For many people, Mother’s Day can bring about some complex emotions, whether it’s grief from not having a mom around to celebrate, or resentment from having a mom not particularly deserving of a celebration. On today’s Mom Talk, Shaquille Heath talks about the crossroads she finds herself at each year around this time, since, as she writes, her mother “was not a good one. In fact…she was a really, really bad one.”
I’m not a mother myself, but I’ve known enough mothers to understand that motherhood is messy. I’ve read enough articles to understand that dropping your baby once or twice is as much of a rite of passage as loosing your first tooth. I’ve watched enough movies to expect the moment when a mother locks herself in a closet or bathroom to take a few minutes to breath by herself. I have enough nieces and nephews to know that one of my sisters is missing a nipple from breastfeeding, and the other is only just getting rid of the bags under her eyes because her two year old hasn’t slept through the night since the day she was born.
Most importantly, I know motherhood is messy because I’m a human person who has had a mother. And that mother was not a good one. In fact, I dare say, she was a really, really bad one.
So, as Mother’s Day starts to creep onto the calendar, as it does every year, I find myself at a crossroads. I’m not interested in watching a commercial where an apron-wearing beauty sends her kids off to school, and watch as that lucky child pulls out a peanut butter and jelly sandwich that was perfectly cut into a heart. I’m not keen to walk down the holiday aisle at Walgreens and observe as people debate between a card that says “Best Mom Ever” and “Love is Where Mom Is.” I struggle with processing this holiday because even when the cards or the commercials or the articles talk about the messy things, they don’t talk about the bad things. And I’m left wondering, how do you celebrate a bad mother on Mother’s Day?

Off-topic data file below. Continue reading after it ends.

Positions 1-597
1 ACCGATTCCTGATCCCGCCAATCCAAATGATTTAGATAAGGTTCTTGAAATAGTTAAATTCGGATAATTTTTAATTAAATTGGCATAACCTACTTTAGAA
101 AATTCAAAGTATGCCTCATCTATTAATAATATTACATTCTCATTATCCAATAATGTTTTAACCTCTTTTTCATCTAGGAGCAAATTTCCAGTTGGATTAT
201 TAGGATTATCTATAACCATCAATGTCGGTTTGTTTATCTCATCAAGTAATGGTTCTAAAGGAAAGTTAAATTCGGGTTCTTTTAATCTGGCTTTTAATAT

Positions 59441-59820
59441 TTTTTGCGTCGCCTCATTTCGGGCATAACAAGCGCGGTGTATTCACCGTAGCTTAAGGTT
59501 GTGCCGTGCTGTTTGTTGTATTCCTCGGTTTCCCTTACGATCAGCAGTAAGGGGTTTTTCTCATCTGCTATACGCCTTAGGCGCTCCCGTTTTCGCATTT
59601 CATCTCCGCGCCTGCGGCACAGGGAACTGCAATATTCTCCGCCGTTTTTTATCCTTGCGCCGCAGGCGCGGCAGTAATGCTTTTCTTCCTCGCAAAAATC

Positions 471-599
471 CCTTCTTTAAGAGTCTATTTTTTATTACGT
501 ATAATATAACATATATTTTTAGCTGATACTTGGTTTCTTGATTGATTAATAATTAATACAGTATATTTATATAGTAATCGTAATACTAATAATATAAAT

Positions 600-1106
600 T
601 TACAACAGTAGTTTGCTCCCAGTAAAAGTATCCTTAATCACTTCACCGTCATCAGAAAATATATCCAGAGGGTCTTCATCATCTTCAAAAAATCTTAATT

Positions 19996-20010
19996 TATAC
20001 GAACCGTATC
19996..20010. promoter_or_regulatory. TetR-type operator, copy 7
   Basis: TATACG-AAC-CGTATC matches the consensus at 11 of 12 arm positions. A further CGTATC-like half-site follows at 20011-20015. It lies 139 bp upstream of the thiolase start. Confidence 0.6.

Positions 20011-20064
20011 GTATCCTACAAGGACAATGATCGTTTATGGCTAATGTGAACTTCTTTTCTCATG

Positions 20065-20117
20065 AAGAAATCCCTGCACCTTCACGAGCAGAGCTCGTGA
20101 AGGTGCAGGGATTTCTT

My mother was a force. 5’10” with long lean legs and curly red hair, she was the kind of woman that people craved to be around. Her aura radiated warmth, making complete strangers feel that they could share their entire truths with her. But what really fills my memories are the ones of her singing.
Being in the presence of my mother meant you had the pleasure of enjoying a live performance every day. Her eyes closed, she’d move her hips side to side, and sing like no one was watching. And at most times they weren’t…but I always was. There was never a more beautiful woman in the world than my mother when she’d throw her head back to hit the high notes of Celine Dion’s “To Love You More,” highlighting her long neck and bold cheekbones, which, with the help of genetics, she would pass on to me.
Although we didn’t have much in our house, or in general, we always had music. An eight-track player sat beneath a tape player, which rested upon a CD player, topped with a record player. I can think of memories where I was so small, the speakers on each side of the stereo stood taller than me. Together, my mother and I would put on grand performances for an audience of no one. I’d stand on the couch and eye-to-eye, we’d sing so close that I could always feel the warmth of her breath on my cheeks.